New GOP religion is just grand


This President and his administration were delivered a nation and economy on life support a year ago. No one understood whether the world economy would implode, resulting in a global depression.

Fortunately, we have stepped back from the abyss and the economy is slowly recovering, but all we hear from the media is why are we not yet out of the woods.

After a decade of tax cuts for a chosen few, the hollowing out of the manufacturing base, job losses related to health-care costs that are out of control, and two wars that weren't paid for, accountability for this multitude of sins has fallen on the new President.

The almost universal amnesia of the media is revolting. They stand silently by questioning the new-found religion of the Republican Party, "fiscal responsibility." These recently reborn budget hawks, the very participants in the near demise of the nation, have now become the disciples of financial responsibility.

Have the demagogues of the right and their Republican allies forgotten that the last Republican administration received a government in the black in 2001, which was paying down the national debt, not adding to it?

Now, suddenly it's all about the grandkids. Isn't this new religion grand?

In a decade that saw the first decrease in the standard of living for the American people, who was looking out for the little guy? No one. Now it's all on this President and the press expects instant gratification.

Thomas Joseph

East Northgate Parkway

It's time the Democrats went back to being the party of the people, not the stooge of corporations. If they don't start representing the people, Massachusetts will be only be the tip of the iceberg.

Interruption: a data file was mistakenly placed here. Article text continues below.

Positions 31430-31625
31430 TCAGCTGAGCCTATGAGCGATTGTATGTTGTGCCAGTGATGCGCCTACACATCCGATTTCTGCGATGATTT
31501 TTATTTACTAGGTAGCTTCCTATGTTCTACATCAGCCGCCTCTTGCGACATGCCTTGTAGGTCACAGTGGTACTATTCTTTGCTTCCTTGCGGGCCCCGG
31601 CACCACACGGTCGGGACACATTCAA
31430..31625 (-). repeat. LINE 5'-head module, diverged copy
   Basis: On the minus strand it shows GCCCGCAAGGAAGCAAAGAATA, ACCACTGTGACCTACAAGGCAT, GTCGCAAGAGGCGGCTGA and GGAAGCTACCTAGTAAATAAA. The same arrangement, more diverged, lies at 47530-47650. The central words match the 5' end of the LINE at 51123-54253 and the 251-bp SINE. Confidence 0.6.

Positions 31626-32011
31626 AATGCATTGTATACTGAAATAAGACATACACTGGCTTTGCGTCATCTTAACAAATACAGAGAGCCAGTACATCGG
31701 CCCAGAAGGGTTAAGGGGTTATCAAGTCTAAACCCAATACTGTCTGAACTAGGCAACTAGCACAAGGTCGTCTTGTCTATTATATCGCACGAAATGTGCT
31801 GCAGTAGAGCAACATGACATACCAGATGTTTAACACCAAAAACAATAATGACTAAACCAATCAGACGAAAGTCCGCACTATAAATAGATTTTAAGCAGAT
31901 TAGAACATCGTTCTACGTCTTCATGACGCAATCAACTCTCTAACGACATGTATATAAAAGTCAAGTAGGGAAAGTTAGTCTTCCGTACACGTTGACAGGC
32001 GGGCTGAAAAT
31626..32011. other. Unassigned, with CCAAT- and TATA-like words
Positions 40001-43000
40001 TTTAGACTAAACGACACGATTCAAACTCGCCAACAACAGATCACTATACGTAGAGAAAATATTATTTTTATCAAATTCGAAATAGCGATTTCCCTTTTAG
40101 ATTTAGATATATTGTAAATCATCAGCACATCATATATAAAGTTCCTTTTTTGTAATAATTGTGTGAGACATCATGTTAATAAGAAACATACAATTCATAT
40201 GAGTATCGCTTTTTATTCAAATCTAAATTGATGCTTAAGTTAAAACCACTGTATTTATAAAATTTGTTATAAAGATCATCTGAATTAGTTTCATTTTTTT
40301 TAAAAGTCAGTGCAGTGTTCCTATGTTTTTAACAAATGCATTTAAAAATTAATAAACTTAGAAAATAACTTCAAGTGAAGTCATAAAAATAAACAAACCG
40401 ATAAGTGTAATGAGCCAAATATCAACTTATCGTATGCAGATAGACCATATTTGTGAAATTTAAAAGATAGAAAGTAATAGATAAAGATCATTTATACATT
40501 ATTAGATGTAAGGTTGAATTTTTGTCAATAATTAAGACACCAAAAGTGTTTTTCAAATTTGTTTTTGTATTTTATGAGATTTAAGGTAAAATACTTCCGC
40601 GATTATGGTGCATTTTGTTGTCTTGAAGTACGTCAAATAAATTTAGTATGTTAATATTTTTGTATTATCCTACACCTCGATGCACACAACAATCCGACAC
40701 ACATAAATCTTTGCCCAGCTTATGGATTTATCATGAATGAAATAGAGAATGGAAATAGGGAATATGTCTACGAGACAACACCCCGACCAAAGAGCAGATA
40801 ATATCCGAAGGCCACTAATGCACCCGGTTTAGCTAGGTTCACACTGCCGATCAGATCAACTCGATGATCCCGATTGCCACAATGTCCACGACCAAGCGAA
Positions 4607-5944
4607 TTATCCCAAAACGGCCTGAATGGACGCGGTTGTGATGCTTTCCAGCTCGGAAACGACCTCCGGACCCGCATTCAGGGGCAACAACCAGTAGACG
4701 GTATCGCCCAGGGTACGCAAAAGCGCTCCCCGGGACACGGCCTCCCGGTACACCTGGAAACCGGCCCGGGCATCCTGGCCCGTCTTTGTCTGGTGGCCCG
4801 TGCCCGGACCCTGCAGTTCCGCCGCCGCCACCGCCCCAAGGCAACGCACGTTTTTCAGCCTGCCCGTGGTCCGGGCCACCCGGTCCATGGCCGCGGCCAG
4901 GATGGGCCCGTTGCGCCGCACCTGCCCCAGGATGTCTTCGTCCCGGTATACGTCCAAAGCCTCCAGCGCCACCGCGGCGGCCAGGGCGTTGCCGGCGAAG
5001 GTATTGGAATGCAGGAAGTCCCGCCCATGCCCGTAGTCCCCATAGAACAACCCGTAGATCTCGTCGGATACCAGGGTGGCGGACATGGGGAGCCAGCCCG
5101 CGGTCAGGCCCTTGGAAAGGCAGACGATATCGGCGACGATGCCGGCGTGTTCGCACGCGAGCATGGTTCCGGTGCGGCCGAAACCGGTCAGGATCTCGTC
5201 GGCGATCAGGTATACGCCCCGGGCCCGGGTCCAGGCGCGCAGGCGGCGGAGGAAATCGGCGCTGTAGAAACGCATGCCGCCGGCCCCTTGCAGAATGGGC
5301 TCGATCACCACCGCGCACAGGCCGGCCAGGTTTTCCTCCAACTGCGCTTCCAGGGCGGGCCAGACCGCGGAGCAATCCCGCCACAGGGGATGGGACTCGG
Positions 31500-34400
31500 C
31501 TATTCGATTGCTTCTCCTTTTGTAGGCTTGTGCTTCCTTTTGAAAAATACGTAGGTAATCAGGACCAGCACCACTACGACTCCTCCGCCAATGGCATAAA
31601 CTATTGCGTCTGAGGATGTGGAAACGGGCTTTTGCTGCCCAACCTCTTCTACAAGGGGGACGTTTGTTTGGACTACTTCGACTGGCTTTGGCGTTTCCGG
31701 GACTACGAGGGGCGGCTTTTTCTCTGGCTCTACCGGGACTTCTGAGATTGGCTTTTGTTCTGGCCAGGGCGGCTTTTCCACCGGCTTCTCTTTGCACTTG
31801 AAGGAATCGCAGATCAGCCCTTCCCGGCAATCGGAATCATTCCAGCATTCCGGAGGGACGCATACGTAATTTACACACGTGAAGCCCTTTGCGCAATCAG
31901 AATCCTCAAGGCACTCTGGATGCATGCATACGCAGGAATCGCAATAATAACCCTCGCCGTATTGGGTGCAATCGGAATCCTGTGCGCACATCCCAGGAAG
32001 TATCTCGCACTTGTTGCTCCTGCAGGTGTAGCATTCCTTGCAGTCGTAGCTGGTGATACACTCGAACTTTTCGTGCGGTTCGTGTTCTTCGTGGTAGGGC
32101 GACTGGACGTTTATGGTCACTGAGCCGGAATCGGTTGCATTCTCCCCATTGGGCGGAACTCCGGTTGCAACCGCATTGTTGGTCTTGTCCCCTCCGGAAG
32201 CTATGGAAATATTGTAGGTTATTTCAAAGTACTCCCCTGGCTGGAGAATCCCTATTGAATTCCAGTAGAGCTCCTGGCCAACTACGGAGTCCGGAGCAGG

After 40 years of Democratic Party support, I have stopped giving and intend not to vote in the next election unless things change rapidly.

All my former beloved party has done is give to the big banks and auto companies, forcing workers to take big cuts. It wants to give us a health-care bill that does nothing to cut premiums and will cost us money and our lives, with cuts to Medicare to pay for it.

If I had wanted a corporate party, I would have voted Republican. Money may come from the corporations, but Democratic support comes from the people.

Albert Kapusta


In predominantly Democratic Massachusetts, state law mandates that residents who can afford health insurance must obtain it or pay a substantial tax penalty and/or wage garnishments.

Yet the Scott Brown victory is billed as independent voters' rejection of a 2,000-page national health-care reform bill that few Democrats have read or fully agree with.

If Americans get saddled with this rush to judgment, largely put together by drug-company and health-care lobbyists, we will have a hard time fixing the excesses in that plan.

Now is a good time to ask elected officials to rethink national health care by putting together a plan that corrects the excesses of Medicare and Medicaid. The message that voters can replace them needs to be sent to Democratic politicians such as Michigan's Rep. John Dingell and Ohio's Rep. Marcy Kaptur and Sen. Sherrod Brown, who are busy pushing this health-care bill down our throats.